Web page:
Introduction to Greek Mythology

Greek mythology comprises the collected legends about Greek gods and goddesses and ancient heroes and heroines, originally created and spread within an oral-poetic tradition. Our surviving sources of greek mythology are either transcriptions of this spoken word, or are later literary reworkings.

In the various greek mythology legends, stories and hymns, the gods of ancient Greece are nearly all described as human in appearance, unaging, nearly immune to all wounds and sickness, capable of becoming invisible, able to travel vast distances almost instantly, and able to speak through human beings with or without their knowledge.

Each character in greek mythology has his or her own specific appearance, genaeology, interests, personality, and area of expertise; however, these descriptions do have local variants that do not always agree with the descriptions used in other parts of the Greek-speaking world of the time.

When these greek mythology gods were called upon in poetry or prayer, they are referred to by a combination of their name and epithets, with the epithets identifying them by these distinctions from the other gods.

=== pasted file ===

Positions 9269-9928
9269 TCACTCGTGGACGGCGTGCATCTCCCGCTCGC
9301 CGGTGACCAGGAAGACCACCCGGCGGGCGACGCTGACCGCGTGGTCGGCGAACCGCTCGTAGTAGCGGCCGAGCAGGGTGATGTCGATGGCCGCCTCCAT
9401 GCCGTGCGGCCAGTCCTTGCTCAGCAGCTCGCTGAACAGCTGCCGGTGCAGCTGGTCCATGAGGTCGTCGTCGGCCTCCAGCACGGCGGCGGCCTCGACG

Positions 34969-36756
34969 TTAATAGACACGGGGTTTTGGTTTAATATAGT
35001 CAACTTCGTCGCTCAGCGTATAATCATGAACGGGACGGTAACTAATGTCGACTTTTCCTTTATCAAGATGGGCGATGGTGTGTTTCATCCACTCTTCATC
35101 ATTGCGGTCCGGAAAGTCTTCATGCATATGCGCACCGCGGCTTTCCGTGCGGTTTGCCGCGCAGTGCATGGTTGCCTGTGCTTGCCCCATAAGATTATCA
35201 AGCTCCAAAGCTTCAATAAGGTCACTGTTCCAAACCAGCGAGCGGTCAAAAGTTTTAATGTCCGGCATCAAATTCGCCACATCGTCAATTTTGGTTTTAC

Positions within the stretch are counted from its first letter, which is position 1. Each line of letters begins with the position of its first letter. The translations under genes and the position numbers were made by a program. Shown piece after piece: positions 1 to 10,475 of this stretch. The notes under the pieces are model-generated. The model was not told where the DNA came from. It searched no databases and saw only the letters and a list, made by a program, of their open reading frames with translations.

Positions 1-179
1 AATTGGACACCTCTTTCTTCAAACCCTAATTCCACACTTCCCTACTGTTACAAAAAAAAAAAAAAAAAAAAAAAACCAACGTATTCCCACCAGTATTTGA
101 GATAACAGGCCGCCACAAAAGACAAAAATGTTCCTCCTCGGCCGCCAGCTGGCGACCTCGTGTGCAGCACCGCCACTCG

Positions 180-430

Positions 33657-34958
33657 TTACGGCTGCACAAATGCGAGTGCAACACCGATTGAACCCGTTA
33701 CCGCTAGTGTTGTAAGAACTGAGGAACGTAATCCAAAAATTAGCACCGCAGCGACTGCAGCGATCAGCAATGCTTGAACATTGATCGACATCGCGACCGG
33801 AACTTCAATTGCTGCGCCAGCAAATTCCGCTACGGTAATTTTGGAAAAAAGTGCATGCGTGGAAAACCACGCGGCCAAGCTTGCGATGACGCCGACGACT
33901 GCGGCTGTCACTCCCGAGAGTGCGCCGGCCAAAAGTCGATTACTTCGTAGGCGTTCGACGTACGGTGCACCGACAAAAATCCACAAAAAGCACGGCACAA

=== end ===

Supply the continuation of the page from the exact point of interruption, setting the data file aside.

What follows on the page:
In greek mythology legends, these beings are described as a large multi-generational family. Their oldest members created the world as we know it. The generation of the gods most current (and relevant) to ancient Greek religion are described in epic poems as having appeared in person to the Greeks during the “age of heroes,” understood to be a reference to the archaic dark age (ca. 1200 BC to 800 BC) that preceded the Greek classical civilization.

These greek mythology gods provided the struggling ancestors of the Greeks with a limited number of miracles, taught them a selection of useful skills, taught them the methods of worshipping the gods, rewarded virtue and punished vice, and fathered children by humans.

These half-human, half divine children are collectively known as “the heroes” in greek mythology, and until the establishment of democracy their descendents claimed the right to rule on the basis of their divine ancestry and presumed divinely inherited ability to rule well.